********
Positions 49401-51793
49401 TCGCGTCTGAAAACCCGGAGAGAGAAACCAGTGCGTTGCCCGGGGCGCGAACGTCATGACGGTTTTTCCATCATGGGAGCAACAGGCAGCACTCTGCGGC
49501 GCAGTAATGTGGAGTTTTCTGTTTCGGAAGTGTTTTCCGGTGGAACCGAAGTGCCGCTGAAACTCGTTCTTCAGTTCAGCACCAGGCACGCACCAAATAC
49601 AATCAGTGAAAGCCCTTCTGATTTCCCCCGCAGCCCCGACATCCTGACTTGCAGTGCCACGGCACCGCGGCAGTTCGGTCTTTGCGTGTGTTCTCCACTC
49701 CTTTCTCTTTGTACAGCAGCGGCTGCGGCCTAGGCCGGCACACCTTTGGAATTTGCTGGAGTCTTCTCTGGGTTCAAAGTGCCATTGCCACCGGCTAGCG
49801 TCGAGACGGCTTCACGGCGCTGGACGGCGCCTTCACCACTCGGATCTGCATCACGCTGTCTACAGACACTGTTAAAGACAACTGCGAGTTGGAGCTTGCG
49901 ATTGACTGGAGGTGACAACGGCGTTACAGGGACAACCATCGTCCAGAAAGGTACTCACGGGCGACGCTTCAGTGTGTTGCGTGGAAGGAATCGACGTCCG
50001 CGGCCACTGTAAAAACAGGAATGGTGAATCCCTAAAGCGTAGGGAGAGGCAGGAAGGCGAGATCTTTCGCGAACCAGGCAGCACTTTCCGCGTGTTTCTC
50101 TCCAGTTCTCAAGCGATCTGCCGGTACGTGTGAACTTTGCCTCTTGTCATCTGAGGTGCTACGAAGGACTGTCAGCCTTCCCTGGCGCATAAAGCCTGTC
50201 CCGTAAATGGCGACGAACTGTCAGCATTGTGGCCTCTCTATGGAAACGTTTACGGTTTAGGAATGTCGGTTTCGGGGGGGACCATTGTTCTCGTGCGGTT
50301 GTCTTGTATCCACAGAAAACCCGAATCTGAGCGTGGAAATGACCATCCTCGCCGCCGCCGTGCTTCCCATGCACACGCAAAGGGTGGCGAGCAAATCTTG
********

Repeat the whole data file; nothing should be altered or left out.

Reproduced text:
Positions 49401-51793
49401 TCGCGTCTGAAAACCCGGAGAGAGAAACCAGTGCGTTGCCCGGGGCGCGAACGTCATGACGGTTTTTCCATCATGGGAGCAACAGGCAGCACTCTGCGGC
49501 GCAGTAATGTGGAGTTTTCTGTTTCGGAAGTGTTTTCCGGTGGAACCGAAGTGCCGCTGAAACTCGTTCTTCAGTTCAGCACCAGGCACGCACCAAATAC
49601 AATCAGTGAAAGCCCTTCTGATTTCCCCCGCAGCCCCGACATCCTGACTTGCAGTGCCACGGCACCGCGGCAGTTCGGTCTTTGCGTGTGTTCTCCACTC
49701 CTTTCTCTTTGTACAGCAGCGGCTGCGGCCTAGGCCGGCACACCTTTGGAATTTGCTGGAGTCTTCTCTGGGTTCAAAGTGCCATTGCCACCGGCTAGCG
49801 TCGAGACGGCTTCACGGCGCTGGACGGCGCCTTCACCACTCGGATCTGCATCACGCTGTCTACAGACACTGTTAAAGACAACTGCGAGTTGGAGCTTGCG
49901 ATTGACTGGAGGTGACAACGGCGTTACAGGGACAACCATCGTCCAGAAAGGTACTCACGGGCGACGCTTCAGTGTGTTGCGTGGAAGGAATCGACGTCCG
50001 CGGCCACTGTAAAAACAGGAATGGTGAATCCCTAAAGCGTAGGGAGAGGCAGGAAGGCGAGATCTTTCGCGAACCAGGCAGCACTTTCCGCGTGTTTCTC
50101 TCCAGTTCTCAAGCGATCTGCCGGTACGTGTGAACTTTGCCTCTTGTCATCTGAGGTGCTACGAAGGACTGTCAGCCTTCCCTGGCGCATAAAGCCTGTC
50201 CCGTAAATGGCGACGAACTGTCAGCATTGTGGCCTCTCTATGGAAACGTTTACGGTTTAGGAATGTCGGTTTCGGGGGGGACCATTGTTCTCGTGCGGTT
50301 GTCTTGTATCCACAGAAAACCCGAATCTGAGCGTGGAAATGACCATCCTCGCCGCCGCCGTGCTTCCCATGCACACGCAAAGGGTGGCGAGCAAATCTTG